Thursday, October 05, 2006
Another one of those days
This random image came in a spam today that had nothing to do with music. Cool, huh?
My d-string sounded so horrible, I couldn't finish my session today. I tried bowing more carefully, I used more rosin (when in doubt, more rosin!), I adjusted my bow tension, I worked on intonation... No matter what I tried all I could produce was a lot of yowling, screeching and groaning. Am I starting to find the wolf that supposedly lurks in all cellos?
I considered all sorts of mechanical causes. I thought about replacing the d-string and the a-string with the Crown strings I bought from Cellos-2-Go several months ago as backups. But I decided to hold off until after tomorrow's recital. It didn't seem like a good idea to go into something like that with new strings that hadn't been broken in yet.
Humidity hasn't changed lately, it has been raining a lot these last several weeks, but I did a close inspection of all the joints and seams. I did notice that the top of my bridge was leaning toward the fingerboard. As I was straightening it, I noticed that the "balls" at the end of the a-string and d-string were slightly cocked in their holders on their respective fine-tuners. So I loosened each string (one at a time), reset the balls in the holders and tightened everything back up again. Still no improvement.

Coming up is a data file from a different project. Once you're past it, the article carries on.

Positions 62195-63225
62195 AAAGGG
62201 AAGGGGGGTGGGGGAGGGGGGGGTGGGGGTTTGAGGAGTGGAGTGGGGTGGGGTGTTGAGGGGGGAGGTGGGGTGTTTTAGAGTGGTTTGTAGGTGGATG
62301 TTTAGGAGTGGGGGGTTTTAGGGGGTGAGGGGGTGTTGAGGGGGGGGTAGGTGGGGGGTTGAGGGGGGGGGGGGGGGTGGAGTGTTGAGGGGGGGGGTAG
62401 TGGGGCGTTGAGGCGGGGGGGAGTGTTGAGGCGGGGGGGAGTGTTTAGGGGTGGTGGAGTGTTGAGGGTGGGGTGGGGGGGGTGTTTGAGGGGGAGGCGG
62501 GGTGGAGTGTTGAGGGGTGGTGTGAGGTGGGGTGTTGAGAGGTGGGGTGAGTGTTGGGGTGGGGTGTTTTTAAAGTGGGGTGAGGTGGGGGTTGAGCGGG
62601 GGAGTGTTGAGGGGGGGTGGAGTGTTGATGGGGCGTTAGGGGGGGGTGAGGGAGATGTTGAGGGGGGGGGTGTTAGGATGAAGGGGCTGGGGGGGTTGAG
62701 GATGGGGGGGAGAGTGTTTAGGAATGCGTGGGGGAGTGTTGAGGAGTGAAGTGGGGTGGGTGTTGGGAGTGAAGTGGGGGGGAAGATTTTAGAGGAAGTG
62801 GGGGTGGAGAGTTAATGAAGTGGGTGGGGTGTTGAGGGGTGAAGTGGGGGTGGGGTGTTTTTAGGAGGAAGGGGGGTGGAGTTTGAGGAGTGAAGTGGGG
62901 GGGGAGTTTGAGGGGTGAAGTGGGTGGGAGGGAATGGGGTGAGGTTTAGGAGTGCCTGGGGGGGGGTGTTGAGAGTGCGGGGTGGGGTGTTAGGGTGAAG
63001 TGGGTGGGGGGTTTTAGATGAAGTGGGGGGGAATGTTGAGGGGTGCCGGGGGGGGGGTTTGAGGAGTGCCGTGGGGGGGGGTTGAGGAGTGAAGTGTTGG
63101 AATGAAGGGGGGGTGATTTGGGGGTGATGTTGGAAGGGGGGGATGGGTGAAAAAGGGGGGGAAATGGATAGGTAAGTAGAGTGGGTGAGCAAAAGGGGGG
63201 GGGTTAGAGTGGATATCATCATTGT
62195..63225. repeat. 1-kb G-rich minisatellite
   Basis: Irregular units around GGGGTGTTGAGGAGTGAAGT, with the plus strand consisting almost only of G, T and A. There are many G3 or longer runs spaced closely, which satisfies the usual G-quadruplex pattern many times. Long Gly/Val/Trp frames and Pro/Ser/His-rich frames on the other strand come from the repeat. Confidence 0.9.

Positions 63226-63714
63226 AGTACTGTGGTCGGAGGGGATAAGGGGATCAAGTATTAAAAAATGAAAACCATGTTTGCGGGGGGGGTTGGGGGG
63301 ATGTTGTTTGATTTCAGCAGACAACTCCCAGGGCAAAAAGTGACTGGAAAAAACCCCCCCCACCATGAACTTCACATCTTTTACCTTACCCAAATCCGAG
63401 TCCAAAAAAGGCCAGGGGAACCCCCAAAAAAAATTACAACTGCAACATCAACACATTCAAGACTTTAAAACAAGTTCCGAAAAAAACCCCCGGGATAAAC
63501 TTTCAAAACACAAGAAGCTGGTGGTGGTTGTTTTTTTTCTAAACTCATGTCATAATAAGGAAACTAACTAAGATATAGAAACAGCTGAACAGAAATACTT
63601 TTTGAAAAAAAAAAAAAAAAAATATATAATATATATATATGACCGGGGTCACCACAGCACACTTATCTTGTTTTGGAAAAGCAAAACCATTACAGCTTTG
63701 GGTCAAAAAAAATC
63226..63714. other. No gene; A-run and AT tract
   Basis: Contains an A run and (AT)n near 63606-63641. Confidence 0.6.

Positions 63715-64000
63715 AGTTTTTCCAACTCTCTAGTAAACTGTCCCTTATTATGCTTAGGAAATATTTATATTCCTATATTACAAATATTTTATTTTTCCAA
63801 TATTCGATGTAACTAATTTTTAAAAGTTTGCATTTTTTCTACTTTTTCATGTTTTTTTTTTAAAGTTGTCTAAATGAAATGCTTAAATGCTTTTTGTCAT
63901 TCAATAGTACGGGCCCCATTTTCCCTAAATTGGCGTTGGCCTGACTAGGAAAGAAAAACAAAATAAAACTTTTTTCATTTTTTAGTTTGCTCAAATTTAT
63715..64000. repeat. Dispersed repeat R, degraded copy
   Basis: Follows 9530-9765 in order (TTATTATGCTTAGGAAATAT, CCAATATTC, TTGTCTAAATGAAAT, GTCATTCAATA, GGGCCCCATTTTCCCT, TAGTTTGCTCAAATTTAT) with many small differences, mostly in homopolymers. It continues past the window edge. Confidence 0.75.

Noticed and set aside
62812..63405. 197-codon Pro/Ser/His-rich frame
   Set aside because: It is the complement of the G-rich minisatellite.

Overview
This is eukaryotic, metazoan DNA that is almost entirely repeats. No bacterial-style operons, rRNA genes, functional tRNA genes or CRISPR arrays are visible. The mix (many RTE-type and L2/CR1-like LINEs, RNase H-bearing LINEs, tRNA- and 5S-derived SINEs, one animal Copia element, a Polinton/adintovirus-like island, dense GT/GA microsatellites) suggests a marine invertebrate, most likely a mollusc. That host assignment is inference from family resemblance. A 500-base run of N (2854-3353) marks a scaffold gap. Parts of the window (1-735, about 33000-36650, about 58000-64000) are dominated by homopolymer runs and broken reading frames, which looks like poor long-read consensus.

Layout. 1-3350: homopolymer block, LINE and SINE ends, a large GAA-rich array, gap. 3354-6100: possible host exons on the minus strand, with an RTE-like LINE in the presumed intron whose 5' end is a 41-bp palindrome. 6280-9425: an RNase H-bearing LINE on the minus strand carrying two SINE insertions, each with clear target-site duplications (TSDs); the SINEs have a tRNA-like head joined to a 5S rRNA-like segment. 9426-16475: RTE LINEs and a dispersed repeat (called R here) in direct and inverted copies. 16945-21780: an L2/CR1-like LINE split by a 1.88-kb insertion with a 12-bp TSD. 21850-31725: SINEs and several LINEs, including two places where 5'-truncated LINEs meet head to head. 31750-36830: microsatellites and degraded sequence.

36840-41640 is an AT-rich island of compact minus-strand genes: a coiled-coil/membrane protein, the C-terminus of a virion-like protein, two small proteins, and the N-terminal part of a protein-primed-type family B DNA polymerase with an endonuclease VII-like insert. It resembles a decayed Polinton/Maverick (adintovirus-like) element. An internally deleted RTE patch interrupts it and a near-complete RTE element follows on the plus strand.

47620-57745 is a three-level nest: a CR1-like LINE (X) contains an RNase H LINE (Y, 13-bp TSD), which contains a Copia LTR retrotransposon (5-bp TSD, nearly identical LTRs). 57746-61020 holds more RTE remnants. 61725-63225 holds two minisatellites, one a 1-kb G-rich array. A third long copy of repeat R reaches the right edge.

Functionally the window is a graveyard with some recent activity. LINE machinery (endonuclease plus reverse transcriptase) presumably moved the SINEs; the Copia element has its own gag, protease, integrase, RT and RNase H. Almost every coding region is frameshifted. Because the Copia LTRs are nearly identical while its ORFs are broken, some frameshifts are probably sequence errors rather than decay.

For a while I tried just ignoring it and playing "through" it, but that wasn't easy. As I became more and more frustrated I finally realized that the harder I tried, the worse it got. So I finally just put it away.
I've had bad days like this before, and I know that whatever is haunting me and/or my cello will go away; so I'm not beating myself up with self-doubts or anything like that. As far as I can tell, it was just one of those days. What concerns me, though, is that this came up the day before our recital. Fortunately, it's a pizzicato piece... :)
I've never understood what a wolf tone is exactly. Someday I need to get the geniuses on ICS to explain it to me.
Best of luck with your concert.
All I know about wolf tones is that the cello itself (due to the fundamental design and type of wood, etc.) has an internal vibration that is triggered when the corresponding note is bowed. This apparently comes back to the string and messes up that particular bowed note(?) For sure one of the ICS pundits can explain it better.
Thanks for the support. I'm feeling pretty confident. My teacher told me to just think about making music and having fun. We'll see.
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